Tuesday, July 28, 2009

how long is it

One question that comes up again and again when I speak with young writers is how long something should be -- things like books and chapters, I mean.

About this long (holds up gapped fingers).

My usual method is that when I write, I do not separate out any chapters until after I get 40 or so pages finished. Then I'll go back and find the gaps in the narrative that make sense as far as dividing them out into chapters. A book should definitely have its rhythm established by that point, and from then on the chapter breaks become apparent to me.

But for me (and going back to yesterday's musically-themed post), it's all about the rhythm and "sound" of the narrative, and has little to do with word- or page-count.

And I prefer books, like pieces of music, that can maintain a general rhythmic and tonal flow, but then also will take the risk of breaking the predictable pattern and melody from time to time. This creates tension and excitement within the medium of delivery itself, as opposed to confining those elements exclusively in the content (story). I mention this because I am currently reading a book whose rhythm, cadence, melody -- if you will -- plod along incessantly at the exact same metronomic beat. While the story is compelling, the presentation makes me want to skip passages so I can avoid falling asleep at the wheel.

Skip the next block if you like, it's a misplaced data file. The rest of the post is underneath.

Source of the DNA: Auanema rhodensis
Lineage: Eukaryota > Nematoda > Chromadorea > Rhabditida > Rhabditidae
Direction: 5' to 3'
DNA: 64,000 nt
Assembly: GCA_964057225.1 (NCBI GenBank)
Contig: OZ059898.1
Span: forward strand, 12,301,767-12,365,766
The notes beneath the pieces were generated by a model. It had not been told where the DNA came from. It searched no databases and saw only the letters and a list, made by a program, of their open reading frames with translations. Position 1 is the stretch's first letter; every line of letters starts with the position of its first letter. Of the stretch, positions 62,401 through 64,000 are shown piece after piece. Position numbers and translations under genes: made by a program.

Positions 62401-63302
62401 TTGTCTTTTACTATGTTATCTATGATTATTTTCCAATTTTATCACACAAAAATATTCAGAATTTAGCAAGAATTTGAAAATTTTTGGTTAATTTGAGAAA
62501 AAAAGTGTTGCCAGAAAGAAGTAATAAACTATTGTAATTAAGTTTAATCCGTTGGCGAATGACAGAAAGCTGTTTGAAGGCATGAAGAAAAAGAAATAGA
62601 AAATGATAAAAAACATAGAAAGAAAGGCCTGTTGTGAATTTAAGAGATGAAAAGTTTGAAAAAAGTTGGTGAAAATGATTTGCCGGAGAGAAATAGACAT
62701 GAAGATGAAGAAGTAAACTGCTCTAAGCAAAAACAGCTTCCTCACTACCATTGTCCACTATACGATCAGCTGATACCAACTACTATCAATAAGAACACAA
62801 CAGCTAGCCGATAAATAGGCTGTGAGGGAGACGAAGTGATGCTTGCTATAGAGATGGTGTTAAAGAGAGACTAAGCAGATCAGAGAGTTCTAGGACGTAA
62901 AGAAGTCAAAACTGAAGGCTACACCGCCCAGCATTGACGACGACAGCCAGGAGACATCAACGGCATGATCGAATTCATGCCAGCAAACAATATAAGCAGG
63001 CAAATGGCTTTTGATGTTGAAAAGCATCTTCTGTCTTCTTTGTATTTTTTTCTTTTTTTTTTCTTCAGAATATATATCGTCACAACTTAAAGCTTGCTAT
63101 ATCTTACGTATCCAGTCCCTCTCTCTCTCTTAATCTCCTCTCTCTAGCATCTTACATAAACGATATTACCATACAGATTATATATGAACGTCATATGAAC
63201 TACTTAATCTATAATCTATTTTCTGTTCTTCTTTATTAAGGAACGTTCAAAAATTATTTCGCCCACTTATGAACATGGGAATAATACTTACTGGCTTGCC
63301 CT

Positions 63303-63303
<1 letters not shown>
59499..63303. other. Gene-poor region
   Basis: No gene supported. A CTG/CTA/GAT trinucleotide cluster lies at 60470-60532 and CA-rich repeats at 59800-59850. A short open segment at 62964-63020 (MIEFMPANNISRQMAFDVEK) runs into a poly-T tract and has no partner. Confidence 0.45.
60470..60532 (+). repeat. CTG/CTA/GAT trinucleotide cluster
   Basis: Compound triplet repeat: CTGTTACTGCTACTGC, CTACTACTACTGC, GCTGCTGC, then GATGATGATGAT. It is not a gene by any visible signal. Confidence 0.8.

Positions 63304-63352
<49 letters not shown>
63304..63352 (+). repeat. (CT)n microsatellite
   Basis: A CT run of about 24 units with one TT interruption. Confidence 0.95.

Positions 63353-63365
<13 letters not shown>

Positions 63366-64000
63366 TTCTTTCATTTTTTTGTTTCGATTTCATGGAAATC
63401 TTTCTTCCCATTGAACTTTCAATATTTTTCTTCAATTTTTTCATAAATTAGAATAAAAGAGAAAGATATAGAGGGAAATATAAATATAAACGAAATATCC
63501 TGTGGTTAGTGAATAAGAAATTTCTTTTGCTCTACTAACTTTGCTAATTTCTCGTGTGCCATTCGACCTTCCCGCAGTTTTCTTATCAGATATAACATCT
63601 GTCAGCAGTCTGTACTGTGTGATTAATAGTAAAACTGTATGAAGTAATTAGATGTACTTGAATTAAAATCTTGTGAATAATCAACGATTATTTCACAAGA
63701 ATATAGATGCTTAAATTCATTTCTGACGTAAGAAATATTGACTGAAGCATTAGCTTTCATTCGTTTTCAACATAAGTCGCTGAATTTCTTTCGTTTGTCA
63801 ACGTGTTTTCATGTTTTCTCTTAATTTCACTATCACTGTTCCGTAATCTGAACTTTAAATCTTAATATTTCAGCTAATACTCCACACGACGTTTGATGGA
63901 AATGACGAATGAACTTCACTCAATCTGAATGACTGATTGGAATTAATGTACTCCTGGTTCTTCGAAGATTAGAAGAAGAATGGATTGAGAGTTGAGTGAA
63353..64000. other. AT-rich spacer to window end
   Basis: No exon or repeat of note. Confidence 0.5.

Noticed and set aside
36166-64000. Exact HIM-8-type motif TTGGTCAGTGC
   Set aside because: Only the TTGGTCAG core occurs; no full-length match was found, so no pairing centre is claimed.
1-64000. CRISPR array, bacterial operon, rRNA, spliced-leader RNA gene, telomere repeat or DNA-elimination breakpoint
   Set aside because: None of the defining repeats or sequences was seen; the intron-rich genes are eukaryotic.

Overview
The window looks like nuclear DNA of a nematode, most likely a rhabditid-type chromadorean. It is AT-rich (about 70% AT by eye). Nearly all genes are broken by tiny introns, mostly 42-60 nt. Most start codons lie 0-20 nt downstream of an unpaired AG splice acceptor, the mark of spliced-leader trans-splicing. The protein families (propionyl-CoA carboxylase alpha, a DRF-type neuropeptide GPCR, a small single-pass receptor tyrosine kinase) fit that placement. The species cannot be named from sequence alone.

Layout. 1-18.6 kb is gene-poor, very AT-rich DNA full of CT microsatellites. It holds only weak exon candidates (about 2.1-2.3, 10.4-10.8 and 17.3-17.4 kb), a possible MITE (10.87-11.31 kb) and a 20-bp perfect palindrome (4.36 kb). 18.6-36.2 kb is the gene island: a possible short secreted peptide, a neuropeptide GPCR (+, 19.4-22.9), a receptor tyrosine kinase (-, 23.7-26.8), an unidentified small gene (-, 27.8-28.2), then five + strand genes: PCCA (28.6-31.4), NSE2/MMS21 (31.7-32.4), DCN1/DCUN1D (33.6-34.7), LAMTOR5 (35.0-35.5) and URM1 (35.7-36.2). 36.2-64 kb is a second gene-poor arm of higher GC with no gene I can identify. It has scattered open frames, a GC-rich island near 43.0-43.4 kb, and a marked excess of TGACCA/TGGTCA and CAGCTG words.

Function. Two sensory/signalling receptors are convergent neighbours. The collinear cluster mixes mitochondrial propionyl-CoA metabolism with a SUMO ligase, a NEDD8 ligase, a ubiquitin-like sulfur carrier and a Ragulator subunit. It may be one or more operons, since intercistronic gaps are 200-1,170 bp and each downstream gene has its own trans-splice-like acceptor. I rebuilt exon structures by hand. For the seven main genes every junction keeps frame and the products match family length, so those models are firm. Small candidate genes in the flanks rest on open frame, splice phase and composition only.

And I keep looking at how many more pages I have to go -- and how all those pages look exactly the same.

Call me weird, but I am a big fan of white space and pages that just "look" different when you thumb-flip through a book. If you do thumb-flip through a 400-page book, and it looks like the page isn't moving, I know I'm in for a snoozer of a delivery, even though the story may be interesting.

Now, of course, this method of writing and finding the rhythm of the chapters couldn't be applied to in the path of falling objects, if nothing else due to the fact that the novel has these jarring voice and POV changes. As a result, there are chapters that can run somewhat long, and there is one chapter, I believe, that only has 13 words in it (and those are three complete sentences, too).

That'll wake you up.

Well, at least that caffeinated delivery happens to work for me.

Now, as far as the length of a book is concerned -- and please do chime in on comments if you're a writer, because so many writers get really "edgy" about this -- I personally wouldn't buy a book that's less than 80,000 words in length. And, yes, I am talking about YA. I know there are LOTS of hugely successful YA authors out there whose books run (to me) short -- at around 50 - 60 K in word count.

But that's not enough for my money. The book I have coming out in 2010 came in at 93,000 words. We'll see if any of that gets trimmed in the next few months (or lengthened -- I'll keep you posted). And, because of the rhythm of the book, it's a very fast read, too. I kind of almost wish it was a bit longer.

But, for me, about 90,000 words is the perfect length for a book -- as long as it doesn't plod musically.